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Marina Peterson

Associate Professor of Performance Studies

31 South Court Street
(740) 593-1314

Marina Peterson

Associate Professor of Performance Studies

An anthropologist, Peterson’s work is fundamentally interdisciplinary, engaging Sound and Performance Studies, Urban Anthropology, and social and critical theory.


Her first book, Sound, Space, and the City: Civic Performance in Downtown Los Angeles, investigates the nature of urban public life in an era of neoliberalism. It emphasizes how global, multicultural Los Angeles is sounded – a spatial and sonic process enacted though musical performance, international programming, partnerships with neighborhood cultural organizations, and marketing in ethnic media.


She is also the co-editor of Global Downtowns (with Gary McDonogh, UPenn Press 2012) and a special issue of Journal of Popular Music Studies on “Audio Work: Labor, Value, and the Making of Musical Aesthetics” (with Jesse Shipley, 2012). She is editing two forthcoming books with Gretchen Bakke, Anthropology of Arts: A Reader (Bloomsbury 2016) and Between Matter and Method: Anthropology and the Arts (Bloomsbury 2017). Articles have appeared in Anthropological Quarterly, O-Zone: A Journal of Object-Oriented Studies, South Atlantic Quarterly, Space and Culture, Journal of Popular Music Studies, and Urban Anthropology.


She is currently working on two book projects. Atmospheric: Noise, Infrastructure, and Indefinite Urbanism addresses the significance of noise in shaping postwar atmospheric sensibilities as played out across airspace territory and law, techno-rational regimes, environmentalism, affective and corporeal registers, arts, and urban infrastructures. Performing Citizenship: A History of Los Angeles Poverty Department is a monograph of LAPD’s work from 1985 to the present, written in collaboration with John Malpede, its founder and director.


A University of Pennsylvania IUR (Institute for Urban Research) Scholar, Peterson is the recipient of a Huntington Library Research Fellowship, a Berea College Appalachian Sound Archives Fellowship, a Haynes/HSSC Summer Research Stipend, and multiple research awards from Ohio University and the College of Fine Arts. She was a participant in the NEH Summer Institute, “Mapping and Art in the Americas” at the Newberry Library in Chicago.


Courses taught include Sound, The Body, Performance and the City, Ethnographic Research Methods, Critical Theory, Arts and Citizenship, and Culture, Energy, and Environment. She coordinates the Sensory Ethnography Group ( and Energy Soundscapes (


A cellist, Peterson plays primarily new and experimental music.


Research Interests

Cities; sound, music, performance; infrastructure, labor, and resources; senses, embodiment, and materiality; production of space; globalization and transnationalism; social theory; United States (Los Angeles, Appalachian Ohio) & Southeast Asia (Singapore)



2012                Audio Work: Labor, Value, and the Making of Musical Aesthetics. Co-edited with Jesse Shipley. Special issue of Journal of Popular Music Studies 24(4).

2012                Global Downtowns. Co-edited with Gary W. McDonogh. Philadelphia: University of Pennsylvania Press.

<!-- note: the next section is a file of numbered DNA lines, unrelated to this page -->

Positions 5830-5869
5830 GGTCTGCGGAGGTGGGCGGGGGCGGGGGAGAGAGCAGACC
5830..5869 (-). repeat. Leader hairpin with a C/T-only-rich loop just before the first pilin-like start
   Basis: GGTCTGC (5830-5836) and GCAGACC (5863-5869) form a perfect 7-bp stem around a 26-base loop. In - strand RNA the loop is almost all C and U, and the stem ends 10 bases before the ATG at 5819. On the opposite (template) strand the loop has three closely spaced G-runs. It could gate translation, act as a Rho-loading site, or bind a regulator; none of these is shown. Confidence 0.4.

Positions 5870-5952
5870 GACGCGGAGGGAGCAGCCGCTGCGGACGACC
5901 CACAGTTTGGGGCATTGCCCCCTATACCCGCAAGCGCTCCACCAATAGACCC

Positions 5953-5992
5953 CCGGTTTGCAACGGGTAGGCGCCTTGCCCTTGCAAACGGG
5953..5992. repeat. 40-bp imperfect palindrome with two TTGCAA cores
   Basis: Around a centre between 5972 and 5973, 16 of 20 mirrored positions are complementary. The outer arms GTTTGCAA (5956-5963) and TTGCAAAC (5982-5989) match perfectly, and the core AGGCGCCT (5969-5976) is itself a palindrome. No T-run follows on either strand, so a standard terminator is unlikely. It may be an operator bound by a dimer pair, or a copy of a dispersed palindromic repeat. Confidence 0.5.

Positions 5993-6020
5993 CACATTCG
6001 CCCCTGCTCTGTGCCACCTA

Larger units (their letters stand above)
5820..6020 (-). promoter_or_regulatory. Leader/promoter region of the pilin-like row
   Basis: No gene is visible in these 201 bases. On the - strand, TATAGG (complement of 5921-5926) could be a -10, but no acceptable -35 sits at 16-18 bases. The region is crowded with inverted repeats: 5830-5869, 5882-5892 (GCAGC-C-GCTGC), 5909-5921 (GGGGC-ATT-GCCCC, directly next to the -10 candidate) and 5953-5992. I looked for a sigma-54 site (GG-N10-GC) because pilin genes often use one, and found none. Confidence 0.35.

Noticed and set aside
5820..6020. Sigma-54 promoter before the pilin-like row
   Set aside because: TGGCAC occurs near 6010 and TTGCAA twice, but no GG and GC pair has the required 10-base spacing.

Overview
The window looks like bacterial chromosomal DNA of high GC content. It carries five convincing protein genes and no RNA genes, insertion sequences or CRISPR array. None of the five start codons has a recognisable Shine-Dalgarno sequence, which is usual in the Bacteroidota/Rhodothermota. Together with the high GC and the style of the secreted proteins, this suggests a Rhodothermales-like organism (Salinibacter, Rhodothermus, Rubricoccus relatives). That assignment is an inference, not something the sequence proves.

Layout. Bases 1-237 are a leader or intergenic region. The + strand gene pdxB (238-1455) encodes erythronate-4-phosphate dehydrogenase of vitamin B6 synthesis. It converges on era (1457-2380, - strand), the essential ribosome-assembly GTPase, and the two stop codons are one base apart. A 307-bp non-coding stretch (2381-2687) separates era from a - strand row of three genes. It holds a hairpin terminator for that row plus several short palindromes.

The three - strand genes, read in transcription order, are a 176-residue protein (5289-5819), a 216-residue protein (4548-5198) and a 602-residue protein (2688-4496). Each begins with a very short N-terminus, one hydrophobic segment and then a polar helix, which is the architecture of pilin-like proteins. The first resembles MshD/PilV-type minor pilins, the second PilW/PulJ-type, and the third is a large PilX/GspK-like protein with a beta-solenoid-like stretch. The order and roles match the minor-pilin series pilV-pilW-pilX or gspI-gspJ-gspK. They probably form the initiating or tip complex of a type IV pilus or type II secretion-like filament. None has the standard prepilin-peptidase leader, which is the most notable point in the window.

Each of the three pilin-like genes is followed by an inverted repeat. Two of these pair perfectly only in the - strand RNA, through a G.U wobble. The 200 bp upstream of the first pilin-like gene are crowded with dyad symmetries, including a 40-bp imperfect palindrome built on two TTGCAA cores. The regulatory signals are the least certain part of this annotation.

2010                Sound, Space, and the City: Civic Performance in Downtown Los Angeles. Philadelphia: University of Pennsylvania Press.



2016                Emergent Sound: Labor, Materiality, and Nonrepresentational Music. Popular Music Studies 39(3).

2016                Sensory Attunements: Working with the Past in the Little Cities of Black Diamonds. South Atlantic Quarterly 115(1): 89-111.

2013                Surface Effects: Vital Traces and Underground Spaces in Appalachian Ohio. O-Zone: A Journal of Object-Oriented Studies.

2013                Sonic Cosmopolitanisms: Experimental Improvised Music and Cultural Exchange. In The Arab Avant-Garde: Musical Innovation in the Middle East. Thomas Burkhalter, Kay Dickinson, and Benjamin J. Harbert, eds. Middletown, Connecticut: Wesleyan University Press.

2013                Sound Work: Law, Labor and Capital in the 1940s Recording Bans of the American Federation of Musicians. Anthropological Quarterly 86(3):791-824.

2012                Introduction (with Jesse Shipley). In Audio Work: Labor, Value, and the Making of Musical Aesthetics. Special issue of Journal of Popular Music Studies 24(4):399-410.

2012                Utopia/Dystopia: The Arts and Downtown Development in Los Angeles. In Global Downtowns. Marina Peterson and Gary W. McDonogh, eds. Pp. 209-233. Philadelphia: University of Pennsylvania Press.

2007                Translocal Civilities: Chinese Modern Dance at Downtown Los Angeles Public Concerts. In Deciphering the Global: Its Scales, Spaces and Subjects. Saskia Sassen, ed. Pp. 41-58. New York: Routledge.

2006                Patrolling the Plaza: Privatized Public Space and the Neoliberal State In Downtown Los Angeles. Urban Anthropology and Studies of Cultural Systems and World Economic Development 35(4):355-386.

Educational Background:

Ph.D., Anthropology, University of Chicago Performer’s Certificate, Cello, Northern Illinois University M.A., Anthropology, University of Chicago B.A., Anthropology, University of Chicago